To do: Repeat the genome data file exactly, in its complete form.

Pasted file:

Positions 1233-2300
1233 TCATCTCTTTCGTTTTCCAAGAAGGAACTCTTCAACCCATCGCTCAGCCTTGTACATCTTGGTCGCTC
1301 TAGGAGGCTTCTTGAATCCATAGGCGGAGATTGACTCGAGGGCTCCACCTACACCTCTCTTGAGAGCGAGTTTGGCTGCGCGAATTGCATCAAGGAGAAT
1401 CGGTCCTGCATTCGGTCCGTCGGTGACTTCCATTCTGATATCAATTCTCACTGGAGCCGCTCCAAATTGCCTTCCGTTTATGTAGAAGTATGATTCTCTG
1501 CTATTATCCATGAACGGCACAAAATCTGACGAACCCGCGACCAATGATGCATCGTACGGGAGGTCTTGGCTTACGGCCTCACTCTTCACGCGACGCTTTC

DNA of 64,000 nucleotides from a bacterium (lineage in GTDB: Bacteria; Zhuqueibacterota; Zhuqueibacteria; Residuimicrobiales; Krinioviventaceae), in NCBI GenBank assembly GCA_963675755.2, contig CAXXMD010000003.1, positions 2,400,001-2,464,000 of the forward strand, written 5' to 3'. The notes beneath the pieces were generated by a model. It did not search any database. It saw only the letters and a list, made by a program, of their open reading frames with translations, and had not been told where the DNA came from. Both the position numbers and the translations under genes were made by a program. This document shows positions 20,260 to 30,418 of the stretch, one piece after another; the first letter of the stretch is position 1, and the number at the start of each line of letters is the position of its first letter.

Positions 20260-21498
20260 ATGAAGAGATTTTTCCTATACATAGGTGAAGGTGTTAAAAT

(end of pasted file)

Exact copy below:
Positions 1233-2300
1233 TCATCTCTTTCGTTTTCCAAGAAGGAACTCTTCAACCCATCGCTCAGCCTTGTACATCTTGGTCGCTC
1301 TAGGAGGCTTCTTGAATCCATAGGCGGAGATTGACTCGAGGGCTCCACCTACACCTCTCTTGAGAGCGAGTTTGGCTGCGCGAATTGCATCAAGGAGAAT
1401 CGGTCCTGCATTCGGTCCGTCGGTGACTTCCATTCTGATATCAATTCTCACTGGAGCCGCTCCAAATTGCCTTCCGTTTATGTAGAAGTATGATTCTCTG
1501 CTATTATCCATGAACGGCACAAAATCTGACGAACCCGCGACCAATGATGCATCGTACGGGAGGTCTTGGCTTACGGCCTCACTCTTCACGCGACGCTTTC

DNA of 64,000 nucleotides from a bacterium (lineage in GTDB: Bacteria; Zhuqueibacterota; Zhuqueibacteria; Residuimicrobiales; Krinioviventaceae), in NCBI GenBank assembly GCA_963675755.2, contig CAXXMD010000003.1, positions 2,400,001-2,464,000 of the forward strand, written 5' to 3'. The notes beneath the pieces were generated by a model. It did not search any database. It saw only the letters and a list, made by a program, of their open reading frames with translations, and had not been told where the DNA came from. Both the position numbers and the translations under genes were made by a program. This document shows positions 20,260 to 30,418 of the stretch, one piece after another; the first letter of the stretch is position 1, and the number at the start of each line of letters is the position of its first letter.

Positions 20260-21498
20260 ATGAAGAGATTTTTCCTATACATAGGTGAAGGTGTTAAAAT